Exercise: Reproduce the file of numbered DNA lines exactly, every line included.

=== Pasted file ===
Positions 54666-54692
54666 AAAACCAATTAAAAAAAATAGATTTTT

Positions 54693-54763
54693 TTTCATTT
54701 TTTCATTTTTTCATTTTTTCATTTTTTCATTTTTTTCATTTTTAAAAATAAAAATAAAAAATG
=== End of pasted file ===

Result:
Positions 54666-54692
54666 AAAACCAATTAAAAAAAATAGATTTTT

Positions 54693-54763
54693 TTTCATTT
54701 TTTCATTTTTTCATTTTTTCATTTTTTCATTTTTTTCATTTTTAAAAATAAAAATAAAAAATG